Fatos Lajci’s brother gave his life for a free Kosovo. Now Fatos finds himself fighting a seemingly indifferent country that is cutting down all that he holds dear. In “Lone Wolf,” Fatos is indeed very much alone as he struggles to save the forests in his ancestral homeland of Rugova, a mountainous region in western Kosovo.
“Rugova is destroyed …. Thanks to the Kosovar Forestry Agency,” Fatos laments. “I am not sure I should continue like this or not since no one cares.”
Fatos easily falls into the category of outlier: an eccentric conservationist in a country whose people take little interest in nature. But filmmaker Antoneta Kastrati, whose expansive shots of Rugova’s rugged landscape overflow with Fatos’ loneliness, also manages to show him as very emblematic of Kosovo’s growing pains.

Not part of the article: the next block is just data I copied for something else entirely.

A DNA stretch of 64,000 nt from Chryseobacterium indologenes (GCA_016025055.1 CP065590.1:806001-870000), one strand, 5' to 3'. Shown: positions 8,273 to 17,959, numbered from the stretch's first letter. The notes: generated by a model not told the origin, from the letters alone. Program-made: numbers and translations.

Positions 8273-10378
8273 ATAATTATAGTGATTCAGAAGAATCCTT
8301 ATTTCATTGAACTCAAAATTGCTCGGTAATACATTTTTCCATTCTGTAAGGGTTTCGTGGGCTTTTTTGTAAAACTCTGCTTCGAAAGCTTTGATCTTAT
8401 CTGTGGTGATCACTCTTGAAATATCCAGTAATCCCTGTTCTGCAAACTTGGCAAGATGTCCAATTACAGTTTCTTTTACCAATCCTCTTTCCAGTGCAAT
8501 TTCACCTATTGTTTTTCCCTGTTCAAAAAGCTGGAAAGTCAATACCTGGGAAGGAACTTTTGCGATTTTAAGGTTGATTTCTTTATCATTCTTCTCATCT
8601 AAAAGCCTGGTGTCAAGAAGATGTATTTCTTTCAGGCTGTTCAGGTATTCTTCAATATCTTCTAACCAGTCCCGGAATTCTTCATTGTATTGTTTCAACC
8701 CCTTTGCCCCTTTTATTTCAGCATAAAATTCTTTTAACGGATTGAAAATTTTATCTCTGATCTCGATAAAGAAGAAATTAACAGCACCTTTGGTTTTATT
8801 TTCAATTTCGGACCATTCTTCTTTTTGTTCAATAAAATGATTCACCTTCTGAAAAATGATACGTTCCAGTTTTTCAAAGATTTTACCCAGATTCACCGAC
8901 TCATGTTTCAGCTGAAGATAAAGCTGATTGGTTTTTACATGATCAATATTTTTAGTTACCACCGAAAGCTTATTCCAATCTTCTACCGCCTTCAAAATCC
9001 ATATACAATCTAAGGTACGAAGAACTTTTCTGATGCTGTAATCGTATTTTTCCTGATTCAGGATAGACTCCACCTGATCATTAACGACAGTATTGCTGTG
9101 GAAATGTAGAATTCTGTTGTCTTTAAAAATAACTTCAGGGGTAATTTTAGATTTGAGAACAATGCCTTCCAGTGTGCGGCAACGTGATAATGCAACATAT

A desire to preserve the natural world of Kosovo makes Fatos an eager participant in shaping the new state’s future. Still, Fatos also feels disconnected and betrayed by the government and its institutions to the point that he seems to regret their existence.
The mountain man finds respite in retreats to Rugova’s unforgiving, snowy peaks to face a more basic struggle. “Ten years ago, we lived under the regime, under the war; you felt yourself more alive; it was more about survival,” he says. “When I’m faced with the storms, the ice, it makes me feel I am alive.”